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Rovers’ European Commission

Both Shamrock Rovers and UCD are looking to progress tonight to the quarter final of this year’s FAI Ford Cup with the ultimate aim of reaching and winning this year’s final in Aviva Stadium. The winners, as well as collecting the trophy, will win €50,000 in prize money and gain entry into the Europa League qualification process next season. However, the main prize in Irish football is to win the league, which provides a cheque of €100,000 this season, and a ticket into the lucrative Champions League qualification process. This season Shamrock Rovers have managed to play in both European qualifying competitions bringing valuable experience to the playing squad, publicity for the Hoops and, essentially for the club’s future progression, a significant financial boost.

It is clear from the player’s post match comments that they enjoy the involvement of playing in Europe pitting their skills and stamina against teams from continental Europe. The team spirit fostered on the trips to Estonia, Denmark and Serbia can only help the Hoops as they move into the crucial last two months of the domestic season. A win tonight would increase the possibility of extending the domestic season into a further month with a trip to Lansdowne Road and the cup final in early November.

Aside from the footballing benefits for Rovers, the extended run in Europe has brought a wealth of media publicity to the club and will bring a certain amount of monetary wealth from the large attendances and UEFA prize money. Whilst the club had not budgeted to progress past the first round in Europe, those involved in the club knew the benefits that the win over Flora Tallinn in the second qualifying round brought. Club chairman, Jonathan Roche, noted that the 1-0 aggregate win over the Estonian champions was “good for cash flow which is great for us, but more importantly, it’s the profile for the next month.”

That profile was raised by Rovers playing their six games in Europe to date, while coinciding with most of the close season for all the main European Leagues. As such, the Rovers European odyssey was the main footballing story in Ireland as the English, Scottish, Italian and Spanish leagues were on siesta. Four of Rovers’ games were carried live on Irish television with Setanta picking up the away games in Tallinn and Copenhagen while RTÉ’s cameras carried the live the home games against Copenhagen and Partizan. The coverage showcased Shamrock Rovers competing at his high level in Europe and the exposure of having the live TV cameras here in Tallaght was advertisement that money can’t buy. RTÉ took the opportunity to have Liam Brady in the studio in Tallaght and Kenny Cunningham in the commentary booth under the East Stand roof showing the seriousness that they were taking of the matches. Approximately 170,000 viewers watched RTÉ’s coverage of the Copenhagen game with nearly 7,000 watching online on rte.ie. The viewing figures for the Partizan game were less but were still a healthy six figure mark.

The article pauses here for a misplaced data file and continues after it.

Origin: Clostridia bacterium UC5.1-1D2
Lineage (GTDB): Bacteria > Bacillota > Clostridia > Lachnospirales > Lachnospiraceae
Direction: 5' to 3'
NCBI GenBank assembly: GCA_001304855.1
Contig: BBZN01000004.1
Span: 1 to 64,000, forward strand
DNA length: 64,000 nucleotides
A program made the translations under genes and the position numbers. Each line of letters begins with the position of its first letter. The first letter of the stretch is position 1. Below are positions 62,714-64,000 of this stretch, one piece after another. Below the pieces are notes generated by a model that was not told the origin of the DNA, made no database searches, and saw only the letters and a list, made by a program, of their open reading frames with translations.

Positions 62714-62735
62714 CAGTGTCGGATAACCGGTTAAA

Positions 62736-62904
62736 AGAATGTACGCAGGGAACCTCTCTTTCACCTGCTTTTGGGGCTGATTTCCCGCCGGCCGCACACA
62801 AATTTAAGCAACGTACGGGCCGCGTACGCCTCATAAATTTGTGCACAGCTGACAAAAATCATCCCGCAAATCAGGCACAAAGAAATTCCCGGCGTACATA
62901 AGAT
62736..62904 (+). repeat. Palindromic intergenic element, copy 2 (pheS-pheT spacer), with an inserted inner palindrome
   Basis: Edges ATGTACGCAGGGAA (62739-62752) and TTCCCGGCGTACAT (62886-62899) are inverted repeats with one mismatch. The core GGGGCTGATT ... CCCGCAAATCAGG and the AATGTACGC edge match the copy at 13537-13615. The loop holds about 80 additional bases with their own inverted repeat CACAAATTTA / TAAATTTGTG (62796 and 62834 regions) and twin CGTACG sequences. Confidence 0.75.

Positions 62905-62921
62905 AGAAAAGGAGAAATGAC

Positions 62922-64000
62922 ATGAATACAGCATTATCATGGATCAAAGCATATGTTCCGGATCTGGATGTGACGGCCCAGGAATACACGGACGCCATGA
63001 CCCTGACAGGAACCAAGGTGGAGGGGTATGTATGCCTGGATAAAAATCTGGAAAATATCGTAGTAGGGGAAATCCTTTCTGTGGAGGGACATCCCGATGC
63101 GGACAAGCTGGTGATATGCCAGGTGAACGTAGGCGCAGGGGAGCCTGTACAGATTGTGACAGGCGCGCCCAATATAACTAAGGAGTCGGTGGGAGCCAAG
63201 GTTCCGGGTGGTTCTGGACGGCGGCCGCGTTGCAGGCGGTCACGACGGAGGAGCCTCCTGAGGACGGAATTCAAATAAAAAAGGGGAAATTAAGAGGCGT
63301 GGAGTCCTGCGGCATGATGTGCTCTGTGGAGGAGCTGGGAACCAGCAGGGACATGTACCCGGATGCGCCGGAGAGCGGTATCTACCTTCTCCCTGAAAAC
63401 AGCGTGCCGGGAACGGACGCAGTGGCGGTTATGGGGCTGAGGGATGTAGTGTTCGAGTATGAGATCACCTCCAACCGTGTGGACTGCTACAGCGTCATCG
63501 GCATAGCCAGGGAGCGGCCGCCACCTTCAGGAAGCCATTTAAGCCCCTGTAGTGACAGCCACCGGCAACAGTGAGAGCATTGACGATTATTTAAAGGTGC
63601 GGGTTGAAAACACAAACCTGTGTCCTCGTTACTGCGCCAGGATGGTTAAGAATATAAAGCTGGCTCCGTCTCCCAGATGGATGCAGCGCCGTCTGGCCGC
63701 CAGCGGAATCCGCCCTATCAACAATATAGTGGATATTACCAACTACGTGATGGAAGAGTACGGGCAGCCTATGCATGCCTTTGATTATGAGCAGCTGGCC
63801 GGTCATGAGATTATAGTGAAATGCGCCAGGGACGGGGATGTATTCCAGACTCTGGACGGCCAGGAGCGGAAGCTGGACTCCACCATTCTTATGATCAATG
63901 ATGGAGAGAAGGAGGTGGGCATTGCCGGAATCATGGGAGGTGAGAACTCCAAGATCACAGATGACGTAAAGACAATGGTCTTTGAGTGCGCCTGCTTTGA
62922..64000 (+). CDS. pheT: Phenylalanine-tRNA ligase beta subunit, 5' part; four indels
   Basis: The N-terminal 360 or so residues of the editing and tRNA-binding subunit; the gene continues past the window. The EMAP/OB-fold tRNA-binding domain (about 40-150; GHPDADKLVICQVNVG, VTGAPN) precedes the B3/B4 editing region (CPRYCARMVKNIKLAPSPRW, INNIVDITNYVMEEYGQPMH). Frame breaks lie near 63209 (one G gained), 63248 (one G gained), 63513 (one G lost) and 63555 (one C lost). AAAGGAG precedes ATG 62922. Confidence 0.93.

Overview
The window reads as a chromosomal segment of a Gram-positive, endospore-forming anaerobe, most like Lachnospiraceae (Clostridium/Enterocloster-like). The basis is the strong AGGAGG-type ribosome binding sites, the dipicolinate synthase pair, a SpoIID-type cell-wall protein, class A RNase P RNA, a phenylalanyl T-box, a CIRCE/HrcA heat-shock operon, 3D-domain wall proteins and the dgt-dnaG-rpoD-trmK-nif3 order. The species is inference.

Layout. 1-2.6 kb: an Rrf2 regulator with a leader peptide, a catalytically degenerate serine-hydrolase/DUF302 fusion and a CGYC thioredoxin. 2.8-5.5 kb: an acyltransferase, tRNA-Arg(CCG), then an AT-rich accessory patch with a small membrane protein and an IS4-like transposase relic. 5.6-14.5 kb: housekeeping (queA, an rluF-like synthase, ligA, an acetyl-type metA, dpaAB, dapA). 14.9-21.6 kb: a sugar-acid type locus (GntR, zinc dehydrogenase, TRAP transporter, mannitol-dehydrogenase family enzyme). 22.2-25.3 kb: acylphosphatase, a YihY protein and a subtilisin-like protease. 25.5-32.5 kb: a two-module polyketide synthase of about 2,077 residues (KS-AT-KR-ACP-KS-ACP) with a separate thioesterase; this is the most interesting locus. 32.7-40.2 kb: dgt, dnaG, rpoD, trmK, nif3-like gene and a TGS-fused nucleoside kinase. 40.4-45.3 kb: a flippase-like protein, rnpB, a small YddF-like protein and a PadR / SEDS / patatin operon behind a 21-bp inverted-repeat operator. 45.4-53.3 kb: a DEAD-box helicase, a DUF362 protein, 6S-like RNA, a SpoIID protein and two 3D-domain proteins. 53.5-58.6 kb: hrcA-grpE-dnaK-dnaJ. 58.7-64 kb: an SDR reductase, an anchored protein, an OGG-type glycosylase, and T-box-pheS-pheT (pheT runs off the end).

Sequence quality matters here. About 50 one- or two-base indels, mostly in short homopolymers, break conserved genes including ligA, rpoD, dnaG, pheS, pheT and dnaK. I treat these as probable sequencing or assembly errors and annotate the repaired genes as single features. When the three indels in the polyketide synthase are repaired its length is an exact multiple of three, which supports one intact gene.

Photo: George Kelly

The Irish newspapers gave extensive coverage to Rovers’ European adventure. Five of the daily newspapers flew staff over to Tallinn and six travelled to Copenhagen with a number also travelling to Belgrade last Thursday. As Rovers supporters know, none of these trips were particularly cheap with independent travel required for two of the three trips. It was a reasonable investment by the newspapers when their industry is not in the most robust of health. For each of the six games, there was a pre-match press briefing the day before the game. This meant on match day there was significant copy given to the preview of the game with Rovers manager Michael O’Neill’s thoughts along with the quotes from a couple of the players. With the good performances and good results, it also meant decent match report coverage the next day and even follow up articles with player quotes in the newspapers two days after the game. Knocking out Flora Tallinn also put Rovers on the front page of the Estonian newspapers!

The story of Shamrock Rovers in Europe got decent radio coverage on RTÉ and even on Newstalk with the Shamrock Rovers website, Facebook page and Twitter feeds getting significant traffic due to the games. The Hoops put up information in Danish and Serbian on their official website to satisfy the large number of fans from their opponents who were logging on to see who Shamrock Rovers were. In the last six weeks, Rovers increased their Twitter followers by 25% due in no small part by the interest in the European fixtures and the club’s Facebook ‘likes’ now stand at over 13,000.